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Psalm 103: 20

Bless the LORD, you His angels, mighty in strength, who perform His word, obeying the voice of His word!

We have talked about prayer a good bit this year and I have tried to introduce you to a prayer model that may be a little different from what we learned as kids. I have also tried to show you the important role that angels and God’s Word play in prayer. This verse fairly shouts. God’s kingdom operates according to His Word and both God and His angels are listening, attentive to the utterance of His Word.

Most of us think of prayer as asking God for something or to do something. That is part of the conversation, of course. However, the church could benefit from a shift in thinking, a re-framing, if you will, about what prayer is. This is a bit of a tall task, but we can begin with us.

In truth, prayer can encompass a number of activities. I think the highest iteration of prayer is contemplative time with the Father. In this space there can be an exchange of questions, thoughts and ideas. It is not unreasonable to think that when the Father speaks, we might have questions. One of the craziest things I say when Yahweh shows me something is “You’re right.” Well of course He is right. He is always right but I have finally stopped correcting myself when I say that because it means more than validating His correctness.” And actually, it was the Father who said to stop going back and saying, “Of course you’re right.” What it really means is, “I see the value and truth in what you just said.” So this is really a dialogue between the two of us. He might say something which I immediately question. It does no good for Him to reveal something if I don’t understand it. The point I want to make here is that I consider all of this prayer.

Going one step further, I would include meditation in my prayer model. Why? First, I find that I cannot meditate without eventually opening my mouth in a question or comment. Meditation is a tool for bringing us into communion with God. Once there, though, I believe it becomes a conversation. Sometimes the conversation jars me out of the meditative state, other times it does not. Sometimes it jolts me into action. Other times I find myself sinking deeper into relaxed musings.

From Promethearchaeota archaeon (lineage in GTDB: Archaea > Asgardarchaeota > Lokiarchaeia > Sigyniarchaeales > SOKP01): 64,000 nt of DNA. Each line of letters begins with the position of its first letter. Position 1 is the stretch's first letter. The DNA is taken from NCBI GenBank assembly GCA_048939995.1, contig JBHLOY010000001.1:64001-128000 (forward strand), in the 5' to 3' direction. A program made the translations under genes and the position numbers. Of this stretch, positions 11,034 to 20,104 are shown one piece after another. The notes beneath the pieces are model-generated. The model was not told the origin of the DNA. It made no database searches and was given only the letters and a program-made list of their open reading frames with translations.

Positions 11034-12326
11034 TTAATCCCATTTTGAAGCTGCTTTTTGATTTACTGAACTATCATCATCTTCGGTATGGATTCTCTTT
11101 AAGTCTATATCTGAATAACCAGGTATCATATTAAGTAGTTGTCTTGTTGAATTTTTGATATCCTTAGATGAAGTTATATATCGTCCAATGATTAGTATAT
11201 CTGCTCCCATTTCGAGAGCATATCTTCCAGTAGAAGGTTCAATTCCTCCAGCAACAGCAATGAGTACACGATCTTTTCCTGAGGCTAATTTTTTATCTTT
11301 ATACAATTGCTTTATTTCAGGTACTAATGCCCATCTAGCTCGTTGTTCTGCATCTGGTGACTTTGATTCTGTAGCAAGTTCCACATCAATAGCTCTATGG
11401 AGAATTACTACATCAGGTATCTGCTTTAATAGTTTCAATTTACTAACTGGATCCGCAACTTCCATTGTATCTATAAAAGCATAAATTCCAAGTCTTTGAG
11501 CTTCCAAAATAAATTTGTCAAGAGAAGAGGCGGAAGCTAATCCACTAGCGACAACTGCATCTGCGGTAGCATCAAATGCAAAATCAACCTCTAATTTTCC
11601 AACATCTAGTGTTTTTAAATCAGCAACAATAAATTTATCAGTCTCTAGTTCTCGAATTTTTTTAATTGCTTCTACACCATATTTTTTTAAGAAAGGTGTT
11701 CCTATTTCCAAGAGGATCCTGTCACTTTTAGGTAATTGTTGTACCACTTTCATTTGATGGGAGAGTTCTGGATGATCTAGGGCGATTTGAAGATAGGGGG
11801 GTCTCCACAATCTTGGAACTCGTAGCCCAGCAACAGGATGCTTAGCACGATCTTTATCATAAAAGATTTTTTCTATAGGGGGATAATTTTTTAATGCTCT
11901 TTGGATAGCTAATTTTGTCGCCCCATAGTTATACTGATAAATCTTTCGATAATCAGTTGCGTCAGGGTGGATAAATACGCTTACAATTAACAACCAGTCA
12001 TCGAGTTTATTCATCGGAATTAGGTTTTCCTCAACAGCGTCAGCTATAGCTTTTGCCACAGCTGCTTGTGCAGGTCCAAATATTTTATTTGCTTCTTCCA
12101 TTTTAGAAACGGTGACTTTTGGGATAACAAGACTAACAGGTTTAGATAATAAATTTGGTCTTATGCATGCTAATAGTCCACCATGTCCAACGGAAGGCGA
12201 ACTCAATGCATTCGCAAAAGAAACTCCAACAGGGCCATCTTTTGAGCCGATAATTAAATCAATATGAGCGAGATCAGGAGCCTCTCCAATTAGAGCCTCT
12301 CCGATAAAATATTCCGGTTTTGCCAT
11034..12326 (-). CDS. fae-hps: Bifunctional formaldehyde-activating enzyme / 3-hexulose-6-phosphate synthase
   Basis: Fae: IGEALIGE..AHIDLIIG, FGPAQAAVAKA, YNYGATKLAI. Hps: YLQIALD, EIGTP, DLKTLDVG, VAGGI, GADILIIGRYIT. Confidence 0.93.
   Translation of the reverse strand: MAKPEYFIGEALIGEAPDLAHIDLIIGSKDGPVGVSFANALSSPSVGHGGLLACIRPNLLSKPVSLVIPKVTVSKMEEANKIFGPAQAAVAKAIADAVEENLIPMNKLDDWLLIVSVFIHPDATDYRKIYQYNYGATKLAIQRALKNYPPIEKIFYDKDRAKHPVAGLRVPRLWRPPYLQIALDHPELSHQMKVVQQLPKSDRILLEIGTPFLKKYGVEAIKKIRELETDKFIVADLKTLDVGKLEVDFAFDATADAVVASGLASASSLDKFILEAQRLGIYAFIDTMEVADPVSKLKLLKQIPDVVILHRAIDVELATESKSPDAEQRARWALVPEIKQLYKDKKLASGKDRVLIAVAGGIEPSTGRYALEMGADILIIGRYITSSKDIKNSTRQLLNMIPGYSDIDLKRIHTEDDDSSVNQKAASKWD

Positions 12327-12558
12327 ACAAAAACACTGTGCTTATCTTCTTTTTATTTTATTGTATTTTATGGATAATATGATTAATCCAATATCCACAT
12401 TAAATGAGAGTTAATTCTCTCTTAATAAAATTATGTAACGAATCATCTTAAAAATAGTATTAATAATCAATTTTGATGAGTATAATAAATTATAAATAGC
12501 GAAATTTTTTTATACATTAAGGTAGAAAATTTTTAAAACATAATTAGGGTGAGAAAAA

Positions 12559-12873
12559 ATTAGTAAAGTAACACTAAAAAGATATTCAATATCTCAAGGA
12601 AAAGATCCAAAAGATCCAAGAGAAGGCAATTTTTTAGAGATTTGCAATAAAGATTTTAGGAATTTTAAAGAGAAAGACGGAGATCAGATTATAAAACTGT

From there, what we vocalize can go far beyond simply asking God to do something. I think of that more as a request than a prayer. In the practice of law we would pray the court for a specific outcome. In other words, there would be a specific request for the court’s action. It, however, was preceded by the facts and a recitation of the law. In Christian prayer this would be the same as reciting God’s Word and then asking it to be done according to that Word. In other words, here is what the Word says and thus the result the spiritual laws must confer. This is the result I am asking for, Father, because your Word says this is how it is supposed to be. In this example we hold the Word up to God as our evidence that a certain result is “as it should be” and we speak that Word over ourselves.

The angels hear God’s Word and they always hearken to it. God responds to His Word. He has no choice, actually, because His Word, He cannot break. When the angels hear God’s Word, they hear His voice. His Word has His voice embedded in it. Do you want prayers answered? Speak God’s Word and the angels will most certainly respond because they are, in actuality, receiving direction from God.

I hope you will think on this some because I believe these ideas have the ability to transform your prayer life. Prayer is much more dynamic than we have modeled it to be. It is an exchange. It is us receiving the wisdom of God and then speaking it out. Prayer means communicating with God rather than reading Him a laundry list. It is as much about asking for His wisdom regarding a situation as it is about asking for a specific outcome. And, I think it is not about reciting every need we have to Him. He knows our needs already. He wants to know what we have to say about those needs and how we are going to frame them in the context of His Word.
After you have pondered this, send me an email with your thoughts.

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